Methamphetamine, more commonly known as meth, is an illicit stimulant sold as both a powder and a rock form. Meth is incredibly addictive and begins to work its dark magic on users almost instantaneously.

Meth became a popular drug of choice in the early 2000s. Meth labs run out of kitchens in unsuspecting houses and broken down trailers resting in dusty deserts began to be discovered all over the country. Clubgoers, homeless persons, and curious teenagers alike took to the drug for the euphoric rush and energy it provided. However, these drugs can easily turn from dangerous to deadly without the help of meth rehab treatment.

In this article, we will take a deep dive into how meth affects users as well as the short-term and long-term effects of meth abuse.

What is Methamphetamine?

Methamphetamine is a synthetic stimulant made up of a variety of chemicals. The basis of these drugs is commonly an amphetamine, mainly in the form of ephedrine or pseudoephedrine. These primary ingredients can be found in common cold, cough, and allergy medicines. This base is mixed with other chemicals, ranging from battery acid, to drain cleaner, to antifreeze. These chemicals are used to isolate the ephedrine or pseudoephedrine and cook it into a powder or rock ready to be bagged and sold.

These chemicals create a toxic environment in the meth lab. For each pound of meth cooked, five pounds of toxic waste is produced. This waste is often not disposed of correctly, making for a dangerous environment surrounding the lab, with chemicals permeating the items around it. Cooking methamphetamine also poses a threat of explosion as the chemicals used can be highly flammable.

Meth is often likened to cocaine due to its ability to increase energy and stamina in the user. However, meth is completely synthetic, meaning it’s manmade, and its effects last much longer than cocaine. The white, odorless powder is typically snorted, smoked, eaten, or heated into a form where it can be injected directly into the user’s veins. The rock version of meth, referred to as crystal meth, can be both smoked and injected.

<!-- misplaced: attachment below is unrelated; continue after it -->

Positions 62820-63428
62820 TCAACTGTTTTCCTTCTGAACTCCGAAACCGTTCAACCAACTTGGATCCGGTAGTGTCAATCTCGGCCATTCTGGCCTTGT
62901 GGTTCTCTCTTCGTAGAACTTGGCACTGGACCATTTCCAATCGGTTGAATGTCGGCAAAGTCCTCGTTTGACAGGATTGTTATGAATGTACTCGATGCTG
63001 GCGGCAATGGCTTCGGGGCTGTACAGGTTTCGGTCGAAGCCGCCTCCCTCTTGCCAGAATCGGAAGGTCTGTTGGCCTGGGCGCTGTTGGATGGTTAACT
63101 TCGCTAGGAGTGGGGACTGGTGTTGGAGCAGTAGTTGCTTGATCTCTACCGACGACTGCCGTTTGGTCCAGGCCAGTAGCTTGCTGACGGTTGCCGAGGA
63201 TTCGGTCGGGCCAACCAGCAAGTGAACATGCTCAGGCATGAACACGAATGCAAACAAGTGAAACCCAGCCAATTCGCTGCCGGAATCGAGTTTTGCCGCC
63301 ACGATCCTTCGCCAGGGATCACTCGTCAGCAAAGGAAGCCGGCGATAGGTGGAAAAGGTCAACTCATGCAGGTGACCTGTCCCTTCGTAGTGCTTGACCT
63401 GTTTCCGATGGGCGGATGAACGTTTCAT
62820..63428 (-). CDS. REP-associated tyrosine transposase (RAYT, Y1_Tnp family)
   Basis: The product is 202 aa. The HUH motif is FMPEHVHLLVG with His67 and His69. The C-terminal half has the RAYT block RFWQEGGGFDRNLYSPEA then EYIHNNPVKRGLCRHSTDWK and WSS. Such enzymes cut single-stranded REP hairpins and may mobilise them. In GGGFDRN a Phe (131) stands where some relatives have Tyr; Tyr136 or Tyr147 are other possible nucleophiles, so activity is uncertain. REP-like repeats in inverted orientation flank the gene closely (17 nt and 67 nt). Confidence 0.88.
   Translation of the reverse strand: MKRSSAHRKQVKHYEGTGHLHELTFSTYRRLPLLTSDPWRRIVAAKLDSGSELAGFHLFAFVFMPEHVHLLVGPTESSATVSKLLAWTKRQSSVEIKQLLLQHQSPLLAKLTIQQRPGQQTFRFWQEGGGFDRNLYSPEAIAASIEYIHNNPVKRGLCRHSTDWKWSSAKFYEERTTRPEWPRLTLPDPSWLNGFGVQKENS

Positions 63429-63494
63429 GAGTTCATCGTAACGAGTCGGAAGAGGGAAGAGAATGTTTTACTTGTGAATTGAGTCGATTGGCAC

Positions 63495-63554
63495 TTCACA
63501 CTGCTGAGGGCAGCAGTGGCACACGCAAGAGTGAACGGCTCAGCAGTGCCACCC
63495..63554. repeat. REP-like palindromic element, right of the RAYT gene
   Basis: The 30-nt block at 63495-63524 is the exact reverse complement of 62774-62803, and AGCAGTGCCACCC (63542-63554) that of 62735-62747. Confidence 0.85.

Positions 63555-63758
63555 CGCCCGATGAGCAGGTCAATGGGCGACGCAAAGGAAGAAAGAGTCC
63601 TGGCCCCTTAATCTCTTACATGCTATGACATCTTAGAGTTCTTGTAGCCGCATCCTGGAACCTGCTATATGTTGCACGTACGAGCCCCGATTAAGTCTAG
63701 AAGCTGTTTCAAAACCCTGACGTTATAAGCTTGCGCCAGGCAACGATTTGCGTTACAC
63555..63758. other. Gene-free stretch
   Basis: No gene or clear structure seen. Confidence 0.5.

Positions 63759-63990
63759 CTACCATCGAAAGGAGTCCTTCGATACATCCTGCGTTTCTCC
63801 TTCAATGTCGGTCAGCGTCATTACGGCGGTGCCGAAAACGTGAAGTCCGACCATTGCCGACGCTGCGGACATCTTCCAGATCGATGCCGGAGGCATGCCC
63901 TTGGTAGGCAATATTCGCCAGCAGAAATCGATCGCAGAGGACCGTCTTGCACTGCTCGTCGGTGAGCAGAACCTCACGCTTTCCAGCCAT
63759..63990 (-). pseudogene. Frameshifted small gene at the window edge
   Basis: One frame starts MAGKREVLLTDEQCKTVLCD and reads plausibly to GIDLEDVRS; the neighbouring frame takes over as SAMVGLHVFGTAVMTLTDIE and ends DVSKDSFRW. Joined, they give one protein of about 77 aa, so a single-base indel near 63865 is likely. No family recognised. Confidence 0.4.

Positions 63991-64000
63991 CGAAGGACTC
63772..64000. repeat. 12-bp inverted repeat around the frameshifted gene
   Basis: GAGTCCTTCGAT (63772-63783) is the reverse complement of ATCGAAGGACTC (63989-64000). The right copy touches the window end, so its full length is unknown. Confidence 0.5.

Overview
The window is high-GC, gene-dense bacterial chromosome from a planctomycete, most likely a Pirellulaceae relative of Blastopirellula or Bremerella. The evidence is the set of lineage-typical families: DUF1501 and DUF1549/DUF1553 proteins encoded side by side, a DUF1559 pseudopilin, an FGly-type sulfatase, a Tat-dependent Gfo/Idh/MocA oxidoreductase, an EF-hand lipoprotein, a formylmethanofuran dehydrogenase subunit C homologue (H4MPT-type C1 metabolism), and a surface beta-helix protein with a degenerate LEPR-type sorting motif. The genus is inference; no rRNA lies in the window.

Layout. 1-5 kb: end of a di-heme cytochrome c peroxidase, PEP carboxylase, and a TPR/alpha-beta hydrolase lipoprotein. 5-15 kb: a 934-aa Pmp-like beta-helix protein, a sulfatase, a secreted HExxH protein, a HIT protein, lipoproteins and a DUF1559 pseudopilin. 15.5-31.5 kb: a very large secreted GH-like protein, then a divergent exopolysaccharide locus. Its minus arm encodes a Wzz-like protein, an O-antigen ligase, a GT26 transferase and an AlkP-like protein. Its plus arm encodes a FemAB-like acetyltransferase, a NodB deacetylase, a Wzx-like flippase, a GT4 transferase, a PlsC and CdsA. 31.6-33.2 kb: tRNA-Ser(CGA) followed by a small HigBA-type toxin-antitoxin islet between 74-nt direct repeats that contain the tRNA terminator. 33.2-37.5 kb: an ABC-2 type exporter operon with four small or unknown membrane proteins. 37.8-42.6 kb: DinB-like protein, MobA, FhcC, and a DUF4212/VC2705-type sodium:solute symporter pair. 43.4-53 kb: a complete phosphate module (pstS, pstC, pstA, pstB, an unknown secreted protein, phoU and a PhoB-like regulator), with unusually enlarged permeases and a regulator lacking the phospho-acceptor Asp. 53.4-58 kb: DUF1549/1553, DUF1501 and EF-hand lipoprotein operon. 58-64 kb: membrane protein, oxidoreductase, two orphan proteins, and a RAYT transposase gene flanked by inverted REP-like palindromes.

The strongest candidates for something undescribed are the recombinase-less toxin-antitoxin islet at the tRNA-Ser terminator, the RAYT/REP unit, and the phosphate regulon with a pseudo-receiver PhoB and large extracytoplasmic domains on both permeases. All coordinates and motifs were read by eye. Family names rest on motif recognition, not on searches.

Meth and the Body

Meth targets the neurotransmitters in the brain by vastly increasing the amount of dopamine that is produced. This increased amount of dopamine can cause feelings of euphoria, increased energy, elevated mood, and loss of appetite. These side effects typically last between 6 and 12 hours after the drug is taken.  

Unlike the normal function of dopamine in the brain, the large quantities of dopamine are not recycled and reused. So, once the flood of dopamine has disappeared, there is a depletion of the chemical. This causes the user to crash, which is normally accompanied by depression, fatigue, and inability to feel pleasure.

Over time, these neurotransmitters become corrupted and the brain is unable to produce dopamine as it normally would. The reward receptors become extremely damaged, leaving the user unable to experience pleasure as they once had before. This condition, called anhedonia, encourages meth users to seek more of the drug so that they can avoid the depressive moods and irritability that settle in once addicts come down from their high.

The damage to the dopamine receptors makes meth a highly addictive drug. To avoid the come down off of meth, some users will go on a “run”, meaning they will continue to use the drug for days on end without eating or sleeping.

Short-Term Effects of Meth Abuse

Meth users begin using the drug for a multitude of reasons. Many users desire the increase of energy and feelings of euphoria to get through a long night of partying. Others are after the instantaneous high and extreme feelings of pleasure. Some even take the drug to decrease appetite so that they can lose weight.

Short-term effects of meth include:

  • Increased energy
  • Decreased appetite
  • Increased physical activity
  • Increased wakefulness
  • Rapid heartbeat
  • Tremors or convulsions
  • Eurphoria
  • Increased confidence
  • Severe mood swings
  • Erratic behavior
  • Fast breathing
  • Hyperthermia